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21

No difference. It's just a symbol. Sometimes mathematics uses symbols by convention, but there's no rule or requirement that you must use a certain symbol for a concept. In this particular case, the word lambda is reserved by the Python language, so alpha avoids overlapping with that word. As an aside, one sharp corner in sklearn is that sklearn.linear_model....


6

Here are two workable solutions for this specific density, rather than for an "arbitrary distribution" as requested by the title. 1. Since (thanks to Wolfram integrator!) \begin{align}\int_{-5}^z \{(x^2+y−11)^2&+(x+y^2−7)^2\}\,\text dx=(5 + z) (\\ &15 y^4 + 15 y^2 (-18 + z) + 10 y (-8 - 5 z + z^2)\\ & + 3 (775 + 15 z - 10 z^2 - 5 z^3 + ...


3

For the Kalman filter to replicate the results of a linear regression LR) you would have to cast your LR in state-space form: $$ y_t = x_t'\beta_t + \epsilon_t$$ $$ \beta_t = \beta_{t-1} + \nu_t $$ and complete the specification with $\nu_t \sim N(0,\boldsymbol{0})$ which effectively makes the $\beta_t$ fixed and a diffuse prior $\beta_0 \sim N(0,\infty\...


3

i can only answer this question in a confirmatory way. Normally, many ppl in ML have huge datasets with lots of features and rows or only a few features from kaggle with a moderate amount of rows. What is common to most ppl regardless of the datatset is, they dont derive a hypothesis or work out material. They see it as an EDA and want to confirm their ...


3

There are two approaches to reach this equation, from the mean of repeated Bernoulli trials (each trial is one observation x), or from a Gaussian approximation of a Binomial distribution (the number of successes is our only observation). Mean of repeated Bernoulli trials The $z$-score of the mean is $$z = \frac{\bar{x} - \mu}{\sqrt{\sigma^2/n}}.$$ The ...


3

Permutation importances would be suited for your goal, you can compute them as follows (example R code apended below): Fit a RF on a training dataset. Compute MSE on test observations. For each predictor variable, randomly permute the values of that variable in the test set and compute the MSE again. The difference between this MSE and the MSE computed ...


3

You should refer to the documentation for specifics. Anyway, an MDP consists of states $S$, actions $A$, transition probabilities $P$, and rewards $R$. In software implementations, $P$ and $R$ are often both implemented in some step function. The state and action spaces $S, A$ don't have to be implemented per say, but gym does have some relevant datatypes to ...


2

The conditions you quote are for training: SVM attempts to find $w$ and $b$ such that $$ y_i (w \cdot x_i + b) \ge 1 $$ where $y_i \in \{-1, 1\}$. However, this can only succeed if the classes are linearly separable. If not, as your case suggests, you need a soft margin SVM, by introducing slack variables: $$ y_i (w \cdot x_i + b) \ge 1 - \xi_i $$ For ...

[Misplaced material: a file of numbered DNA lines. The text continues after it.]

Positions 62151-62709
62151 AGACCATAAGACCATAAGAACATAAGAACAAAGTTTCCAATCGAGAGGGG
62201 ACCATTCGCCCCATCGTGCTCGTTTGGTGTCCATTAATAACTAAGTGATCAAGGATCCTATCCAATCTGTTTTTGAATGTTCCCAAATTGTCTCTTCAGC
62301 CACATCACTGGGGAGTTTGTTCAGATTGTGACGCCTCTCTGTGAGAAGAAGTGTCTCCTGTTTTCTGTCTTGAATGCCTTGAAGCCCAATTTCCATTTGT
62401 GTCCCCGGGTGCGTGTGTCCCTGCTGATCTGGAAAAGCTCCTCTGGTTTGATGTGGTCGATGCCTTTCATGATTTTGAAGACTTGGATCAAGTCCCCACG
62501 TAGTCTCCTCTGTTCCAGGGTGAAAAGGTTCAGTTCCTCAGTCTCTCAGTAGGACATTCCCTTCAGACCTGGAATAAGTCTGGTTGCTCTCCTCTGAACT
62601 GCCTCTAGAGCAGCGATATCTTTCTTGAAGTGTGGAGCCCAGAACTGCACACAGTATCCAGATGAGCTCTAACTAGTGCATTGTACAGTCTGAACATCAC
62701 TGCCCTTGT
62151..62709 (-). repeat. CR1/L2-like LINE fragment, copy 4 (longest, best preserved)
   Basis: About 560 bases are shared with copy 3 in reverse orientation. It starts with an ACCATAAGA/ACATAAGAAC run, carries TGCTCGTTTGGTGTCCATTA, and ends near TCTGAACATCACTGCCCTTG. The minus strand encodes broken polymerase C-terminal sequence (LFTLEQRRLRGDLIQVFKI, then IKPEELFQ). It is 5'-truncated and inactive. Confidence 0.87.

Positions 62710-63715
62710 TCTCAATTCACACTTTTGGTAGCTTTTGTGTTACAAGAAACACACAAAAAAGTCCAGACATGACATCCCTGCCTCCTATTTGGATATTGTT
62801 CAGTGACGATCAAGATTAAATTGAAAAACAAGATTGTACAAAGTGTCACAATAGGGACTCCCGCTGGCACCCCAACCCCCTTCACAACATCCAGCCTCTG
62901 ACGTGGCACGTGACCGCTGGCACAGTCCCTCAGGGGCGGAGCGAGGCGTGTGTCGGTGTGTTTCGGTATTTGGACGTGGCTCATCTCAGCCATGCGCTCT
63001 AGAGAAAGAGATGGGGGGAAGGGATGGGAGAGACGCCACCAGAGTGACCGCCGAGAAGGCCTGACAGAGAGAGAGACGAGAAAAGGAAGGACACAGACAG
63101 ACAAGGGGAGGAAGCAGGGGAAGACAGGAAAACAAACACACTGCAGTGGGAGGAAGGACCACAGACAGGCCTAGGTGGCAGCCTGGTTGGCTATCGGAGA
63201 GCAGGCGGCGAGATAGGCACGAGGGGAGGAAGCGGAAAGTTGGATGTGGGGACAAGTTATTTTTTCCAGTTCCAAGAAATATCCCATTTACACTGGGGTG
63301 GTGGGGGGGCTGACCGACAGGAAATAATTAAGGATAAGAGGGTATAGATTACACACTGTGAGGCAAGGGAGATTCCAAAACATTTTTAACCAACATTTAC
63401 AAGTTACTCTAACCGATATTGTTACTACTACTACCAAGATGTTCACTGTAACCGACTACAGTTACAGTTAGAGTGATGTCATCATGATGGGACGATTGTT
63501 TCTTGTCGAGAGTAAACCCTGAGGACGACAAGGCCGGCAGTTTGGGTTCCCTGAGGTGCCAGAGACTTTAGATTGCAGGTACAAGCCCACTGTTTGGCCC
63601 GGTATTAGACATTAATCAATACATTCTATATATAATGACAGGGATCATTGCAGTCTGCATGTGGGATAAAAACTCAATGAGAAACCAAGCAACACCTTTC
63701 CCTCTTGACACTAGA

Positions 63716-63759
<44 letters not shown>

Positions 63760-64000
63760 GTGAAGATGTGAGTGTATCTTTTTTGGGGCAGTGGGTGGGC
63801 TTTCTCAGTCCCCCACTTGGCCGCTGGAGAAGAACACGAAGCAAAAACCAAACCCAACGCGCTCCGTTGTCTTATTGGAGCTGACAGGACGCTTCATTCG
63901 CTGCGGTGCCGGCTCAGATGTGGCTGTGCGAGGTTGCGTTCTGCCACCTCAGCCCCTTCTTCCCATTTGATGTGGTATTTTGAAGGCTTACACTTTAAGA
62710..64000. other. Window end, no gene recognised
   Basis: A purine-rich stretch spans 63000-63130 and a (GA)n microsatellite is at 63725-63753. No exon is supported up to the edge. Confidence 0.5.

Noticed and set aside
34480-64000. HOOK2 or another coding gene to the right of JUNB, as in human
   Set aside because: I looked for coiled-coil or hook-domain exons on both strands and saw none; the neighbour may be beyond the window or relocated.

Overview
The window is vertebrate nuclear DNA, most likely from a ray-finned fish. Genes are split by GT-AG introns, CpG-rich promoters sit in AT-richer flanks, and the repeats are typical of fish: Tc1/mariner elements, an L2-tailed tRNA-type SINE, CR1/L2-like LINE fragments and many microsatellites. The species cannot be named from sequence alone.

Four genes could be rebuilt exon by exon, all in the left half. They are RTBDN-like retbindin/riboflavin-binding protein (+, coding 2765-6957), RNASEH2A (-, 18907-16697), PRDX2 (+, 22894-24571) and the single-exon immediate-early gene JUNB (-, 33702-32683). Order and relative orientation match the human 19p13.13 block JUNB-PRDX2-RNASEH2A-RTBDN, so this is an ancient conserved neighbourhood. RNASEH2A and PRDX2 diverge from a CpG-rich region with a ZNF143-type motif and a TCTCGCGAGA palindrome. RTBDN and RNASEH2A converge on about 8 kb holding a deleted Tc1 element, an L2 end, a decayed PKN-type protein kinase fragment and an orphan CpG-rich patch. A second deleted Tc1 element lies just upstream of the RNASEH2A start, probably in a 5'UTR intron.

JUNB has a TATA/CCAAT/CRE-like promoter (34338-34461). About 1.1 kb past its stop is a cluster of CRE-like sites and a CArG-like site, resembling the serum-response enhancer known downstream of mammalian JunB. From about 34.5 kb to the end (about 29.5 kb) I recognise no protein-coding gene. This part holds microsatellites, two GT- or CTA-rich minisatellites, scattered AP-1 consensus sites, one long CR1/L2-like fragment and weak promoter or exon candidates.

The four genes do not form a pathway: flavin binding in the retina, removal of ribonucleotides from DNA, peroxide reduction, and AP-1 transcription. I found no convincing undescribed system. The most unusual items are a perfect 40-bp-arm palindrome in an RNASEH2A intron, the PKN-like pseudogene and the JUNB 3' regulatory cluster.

2

This is sometimes referred to as estimating a "learning curve". However the code you have provided has several shortcomings, which I believe makes the results not so useful. Hyperparameter estimation is done on the same set as the final performance evaluation. This not a valid estimate for performance on unseen data. The model may be overfitted to ...


2

If you get the development version of rstanarm package, it has function called stan_surv that allows for time-varying coefficients in Bayesian survival models. Importantly, you can even model flexible baseline hazards with M and B splines. You can find out more here: https://arxiv.org/pdf/2002.09633.pdf https://github.com/stan-dev/rstanarm


2

You should split the time series instead of using a subsample as a test set, to avoid the problem you mentioned. You can find more here: https://stats.stackexchange.com/users/205266/wind. Also regarding your problem, I think the energy demand has cyclic features. I suggest you take a look at the book "Introduction to Machine Learning with Python" ...


2

First off, your understanding of period/cycle length is correct. For hourly web traffic, I would expect the strongest seasonalities for cycles of length 24h (daily seasonality) and 168h (weekly seasonality - typically weekdays and weekends differ strongly). For instance, here is traffic to CV. You have already found our multiple-seasonalities tag. Its tag ...


2

I realize I read it too quickly and mis-interpreted the question. I think the top answer already addressed the more specific question adequately, but yeah - typically the best observed point is used because there is no surety that the predicted GP maximum is higher than the best current value. It may be, but you know the high performance at the best point ...


2

Short Answer: What you're thinking about is called min-max normalization. You want the minimum value at each component to be mapped to 0, and the max to 1. Would look like this mins = tensor_list.min(dim=1, keepdim=True) maxs = tensor_list.max(dim=1, keepdim=True) normalized_data = (tensor_list - mins) / (maxs - mins) Longer Answer: What you tried is ...